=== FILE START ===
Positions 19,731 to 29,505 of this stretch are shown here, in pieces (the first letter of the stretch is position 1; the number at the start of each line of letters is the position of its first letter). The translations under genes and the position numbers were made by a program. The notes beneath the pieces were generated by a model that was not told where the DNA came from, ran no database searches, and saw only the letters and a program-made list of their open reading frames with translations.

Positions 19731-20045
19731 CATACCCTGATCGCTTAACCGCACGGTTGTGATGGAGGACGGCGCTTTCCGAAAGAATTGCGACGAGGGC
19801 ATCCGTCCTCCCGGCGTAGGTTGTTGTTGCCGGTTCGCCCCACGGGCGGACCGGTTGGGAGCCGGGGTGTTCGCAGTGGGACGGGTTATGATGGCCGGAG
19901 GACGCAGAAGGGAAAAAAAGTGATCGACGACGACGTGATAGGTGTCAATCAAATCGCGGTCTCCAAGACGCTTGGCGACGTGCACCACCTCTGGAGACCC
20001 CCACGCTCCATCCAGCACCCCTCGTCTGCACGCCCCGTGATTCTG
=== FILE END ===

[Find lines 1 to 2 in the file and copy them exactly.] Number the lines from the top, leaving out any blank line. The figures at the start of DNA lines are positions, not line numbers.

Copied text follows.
Positions 19,731 to 29,505 of this stretch are shown here, in pieces (the first letter of the stretch is position 1; the number at the start of each line of letters is the position of its first letter). The translations under genes and the position numbers were made by a program. The notes beneath the pieces were generated by a model that was not told where the DNA came from, ran no database searches, and saw only the letters and a program-made list of their open reading frames with translations.

Positions 19731-20045